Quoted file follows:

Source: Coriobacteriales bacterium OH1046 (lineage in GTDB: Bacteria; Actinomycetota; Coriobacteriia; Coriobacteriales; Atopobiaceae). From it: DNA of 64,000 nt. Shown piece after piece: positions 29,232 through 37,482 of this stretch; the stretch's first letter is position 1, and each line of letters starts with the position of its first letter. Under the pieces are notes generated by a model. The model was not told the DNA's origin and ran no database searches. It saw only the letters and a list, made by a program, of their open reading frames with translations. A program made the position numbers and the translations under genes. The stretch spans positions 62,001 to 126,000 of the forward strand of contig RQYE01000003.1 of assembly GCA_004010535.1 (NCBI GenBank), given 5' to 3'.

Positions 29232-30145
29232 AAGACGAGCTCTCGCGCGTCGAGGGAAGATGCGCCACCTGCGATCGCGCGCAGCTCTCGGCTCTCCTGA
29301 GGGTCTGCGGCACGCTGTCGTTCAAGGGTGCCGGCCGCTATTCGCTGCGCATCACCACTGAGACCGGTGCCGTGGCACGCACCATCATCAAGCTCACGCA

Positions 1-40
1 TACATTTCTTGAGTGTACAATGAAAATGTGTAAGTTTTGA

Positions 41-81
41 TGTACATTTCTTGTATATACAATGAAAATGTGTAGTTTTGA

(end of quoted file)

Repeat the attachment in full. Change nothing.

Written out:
Source: Coriobacteriales bacterium OH1046 (lineage in GTDB: Bacteria; Actinomycetota; Coriobacteriia; Coriobacteriales; Atopobiaceae). From it: DNA of 64,000 nt. Shown piece after piece: positions 29,232 through 37,482 of this stretch; the stretch's first letter is position 1, and each line of letters starts with the position of its first letter. Under the pieces are notes generated by a model. The model was not told the DNA's origin and ran no database searches. It saw only the letters and a list, made by a program, of their open reading frames with translations. A program made the position numbers and the translations under genes. The stretch spans positions 62,001 to 126,000 of the forward strand of contig RQYE01000003.1 of assembly GCA_004010535.1 (NCBI GenBank), given 5' to 3'.

Positions 29232-30145
29232 AAGACGAGCTCTCGCGCGTCGAGGGAAGATGCGCCACCTGCGATCGCGCGCAGCTCTCGGCTCTCCTGA
29301 GGGTCTGCGGCACGCTGTCGTTCAAGGGTGCCGGCCGCTATTCGCTGCGCATCACCACTGAGACCGGTGCCGTGGCACGCACCATCATCAAGCTCACGCA

Positions 1-40
1 TACATTTCTTGAGTGTACAATGAAAATGTGTAAGTTTTGA

Positions 41-81
41 TGTACATTTCTTGTATATACAATGAAAATGTGTAGTTTTGA